The lesson of Trump rallies… Somehow this reality-show star and real estate con-man was able to attract people and media coverage to his rallies by simply being outrageous, vulgar, brutal, and unethical… and by promising miracles where factories were closing and jobs were being lost. They needed a savior, and he needed followers who felt they had nothing to lose by signing on.

When news media can’t help themselves… When your business includes covering compelling public events, it is very tempting to cover ones that promise large audiences, excitement, surprises, follow-up interviews, and next day stories. But sometimes, such events turn out to be snake oil salesmen willing to provide compelling headlines in order to get gobs of free publicity.

Let’s face it, election rally coverage made Mr. Trump even more of a star, and it was only much later that responsible journalists looked back and asked, “What the hell were we thinking?” Almost daily television and print coverage had actually turned out to be effective free publicity for an habitual liar and demagogue… and the demagogue won the election!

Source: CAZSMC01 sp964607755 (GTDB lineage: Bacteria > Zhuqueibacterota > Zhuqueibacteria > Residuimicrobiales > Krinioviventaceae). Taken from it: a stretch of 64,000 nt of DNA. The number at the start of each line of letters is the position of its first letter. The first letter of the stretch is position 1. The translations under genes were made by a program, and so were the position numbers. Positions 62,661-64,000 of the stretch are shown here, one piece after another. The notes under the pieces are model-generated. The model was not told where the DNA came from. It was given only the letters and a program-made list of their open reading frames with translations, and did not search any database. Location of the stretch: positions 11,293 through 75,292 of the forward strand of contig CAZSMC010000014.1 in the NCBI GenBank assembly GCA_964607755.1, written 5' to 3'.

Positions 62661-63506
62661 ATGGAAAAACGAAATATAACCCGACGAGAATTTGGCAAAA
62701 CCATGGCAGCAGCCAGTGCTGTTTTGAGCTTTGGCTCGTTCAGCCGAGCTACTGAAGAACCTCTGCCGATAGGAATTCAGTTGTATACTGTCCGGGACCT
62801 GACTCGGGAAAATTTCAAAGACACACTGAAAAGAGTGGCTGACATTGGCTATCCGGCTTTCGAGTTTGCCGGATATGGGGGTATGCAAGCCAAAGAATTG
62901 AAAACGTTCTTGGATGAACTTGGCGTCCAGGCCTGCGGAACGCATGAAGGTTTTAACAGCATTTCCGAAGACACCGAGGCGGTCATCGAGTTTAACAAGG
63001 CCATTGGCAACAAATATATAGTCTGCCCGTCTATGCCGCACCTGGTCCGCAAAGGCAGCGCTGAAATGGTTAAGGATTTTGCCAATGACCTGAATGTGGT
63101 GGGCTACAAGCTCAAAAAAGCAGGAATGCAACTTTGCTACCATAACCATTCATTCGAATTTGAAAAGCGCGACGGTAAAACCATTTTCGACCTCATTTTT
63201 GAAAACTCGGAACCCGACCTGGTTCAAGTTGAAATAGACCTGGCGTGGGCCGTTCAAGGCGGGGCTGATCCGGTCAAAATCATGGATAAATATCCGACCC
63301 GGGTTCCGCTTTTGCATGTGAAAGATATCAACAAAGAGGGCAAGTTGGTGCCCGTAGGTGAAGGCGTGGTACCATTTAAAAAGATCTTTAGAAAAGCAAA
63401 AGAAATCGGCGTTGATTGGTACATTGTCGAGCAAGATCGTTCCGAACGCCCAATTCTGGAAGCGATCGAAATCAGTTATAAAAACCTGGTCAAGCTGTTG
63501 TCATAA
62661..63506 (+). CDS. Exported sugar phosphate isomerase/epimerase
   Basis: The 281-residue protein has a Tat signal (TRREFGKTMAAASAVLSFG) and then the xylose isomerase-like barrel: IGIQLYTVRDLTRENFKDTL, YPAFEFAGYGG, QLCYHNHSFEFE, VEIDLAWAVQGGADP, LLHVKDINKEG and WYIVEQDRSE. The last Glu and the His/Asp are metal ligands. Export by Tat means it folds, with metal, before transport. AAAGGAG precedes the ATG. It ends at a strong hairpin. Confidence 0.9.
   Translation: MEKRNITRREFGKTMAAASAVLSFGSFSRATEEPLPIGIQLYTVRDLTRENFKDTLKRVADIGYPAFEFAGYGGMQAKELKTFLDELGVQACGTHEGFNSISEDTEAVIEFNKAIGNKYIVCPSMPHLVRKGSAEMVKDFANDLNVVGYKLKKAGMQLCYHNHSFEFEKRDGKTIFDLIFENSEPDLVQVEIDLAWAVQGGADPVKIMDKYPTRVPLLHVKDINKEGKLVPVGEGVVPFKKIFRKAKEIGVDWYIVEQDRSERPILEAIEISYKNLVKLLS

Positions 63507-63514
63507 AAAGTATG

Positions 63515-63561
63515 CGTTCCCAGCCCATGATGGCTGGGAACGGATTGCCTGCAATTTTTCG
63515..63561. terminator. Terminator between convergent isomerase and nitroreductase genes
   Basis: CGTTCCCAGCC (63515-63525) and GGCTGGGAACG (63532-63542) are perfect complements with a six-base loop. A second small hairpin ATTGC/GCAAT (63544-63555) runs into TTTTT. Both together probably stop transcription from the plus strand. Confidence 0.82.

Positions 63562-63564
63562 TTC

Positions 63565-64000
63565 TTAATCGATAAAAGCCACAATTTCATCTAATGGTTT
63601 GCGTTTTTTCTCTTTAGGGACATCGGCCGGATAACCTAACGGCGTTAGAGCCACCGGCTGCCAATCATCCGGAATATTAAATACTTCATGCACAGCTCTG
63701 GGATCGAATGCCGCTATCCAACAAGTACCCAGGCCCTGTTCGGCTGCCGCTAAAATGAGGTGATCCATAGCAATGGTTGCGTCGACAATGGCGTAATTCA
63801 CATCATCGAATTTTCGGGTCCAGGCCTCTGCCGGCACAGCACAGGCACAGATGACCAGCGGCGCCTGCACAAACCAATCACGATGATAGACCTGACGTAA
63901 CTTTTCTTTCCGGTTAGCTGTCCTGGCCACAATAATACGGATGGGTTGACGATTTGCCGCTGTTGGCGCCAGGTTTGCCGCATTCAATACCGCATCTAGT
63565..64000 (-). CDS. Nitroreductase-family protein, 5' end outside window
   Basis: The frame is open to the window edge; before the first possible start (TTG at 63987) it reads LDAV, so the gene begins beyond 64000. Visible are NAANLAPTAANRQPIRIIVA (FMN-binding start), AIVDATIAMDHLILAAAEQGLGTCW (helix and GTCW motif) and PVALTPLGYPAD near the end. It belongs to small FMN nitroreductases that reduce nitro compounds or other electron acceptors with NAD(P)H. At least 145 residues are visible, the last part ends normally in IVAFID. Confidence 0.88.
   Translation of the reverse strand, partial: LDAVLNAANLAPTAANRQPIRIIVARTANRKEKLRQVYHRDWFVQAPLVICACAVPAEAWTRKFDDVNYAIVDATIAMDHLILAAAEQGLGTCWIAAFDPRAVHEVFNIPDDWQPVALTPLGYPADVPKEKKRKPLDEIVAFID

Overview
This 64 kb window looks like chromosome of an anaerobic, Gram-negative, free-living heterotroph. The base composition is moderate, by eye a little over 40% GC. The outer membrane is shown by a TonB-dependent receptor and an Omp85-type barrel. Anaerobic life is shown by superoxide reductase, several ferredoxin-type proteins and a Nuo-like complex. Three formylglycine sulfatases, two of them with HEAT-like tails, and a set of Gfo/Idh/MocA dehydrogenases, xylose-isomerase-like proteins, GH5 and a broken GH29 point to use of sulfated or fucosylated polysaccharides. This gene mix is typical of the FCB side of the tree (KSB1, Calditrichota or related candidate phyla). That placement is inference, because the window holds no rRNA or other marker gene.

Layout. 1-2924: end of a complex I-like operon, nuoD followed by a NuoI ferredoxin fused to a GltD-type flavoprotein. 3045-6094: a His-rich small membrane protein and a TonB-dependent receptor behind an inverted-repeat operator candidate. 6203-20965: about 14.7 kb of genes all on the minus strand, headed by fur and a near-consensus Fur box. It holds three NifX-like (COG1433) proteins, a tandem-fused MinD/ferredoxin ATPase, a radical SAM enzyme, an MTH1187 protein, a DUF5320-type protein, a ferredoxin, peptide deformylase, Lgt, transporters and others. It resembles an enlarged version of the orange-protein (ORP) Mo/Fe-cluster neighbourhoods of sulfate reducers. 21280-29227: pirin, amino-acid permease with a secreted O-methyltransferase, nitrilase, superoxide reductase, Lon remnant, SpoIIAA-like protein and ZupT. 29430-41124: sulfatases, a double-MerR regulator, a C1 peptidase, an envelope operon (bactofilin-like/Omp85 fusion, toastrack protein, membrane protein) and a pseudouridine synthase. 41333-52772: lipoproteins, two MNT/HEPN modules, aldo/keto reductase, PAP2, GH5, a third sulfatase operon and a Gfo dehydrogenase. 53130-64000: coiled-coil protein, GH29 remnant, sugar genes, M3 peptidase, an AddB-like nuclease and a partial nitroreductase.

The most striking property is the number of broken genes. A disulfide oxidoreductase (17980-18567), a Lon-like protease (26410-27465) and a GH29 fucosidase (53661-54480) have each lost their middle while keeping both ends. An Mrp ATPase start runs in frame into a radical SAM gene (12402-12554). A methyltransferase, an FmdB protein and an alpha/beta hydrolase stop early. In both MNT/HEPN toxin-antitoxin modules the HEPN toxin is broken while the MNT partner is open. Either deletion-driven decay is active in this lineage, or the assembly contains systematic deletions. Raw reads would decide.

The case of Roger Stone…  Here is a self-described “dirty trickster. He has said it’s better to be a known scoundrel, than unknown. Much of his clowning has been only to attract cameras. As with the presidential election, there is a danger that reporting too much of the fluffy aspects of his antics will only help him realize his celebrity dreams.

Right now, it’s more important than ever that only the hard news moments of the Stone indictment be reported. The status of journalism has been on the line. Simply put, will the news media be able to resist the entertainment temptations of covering the whole jolly Roger show?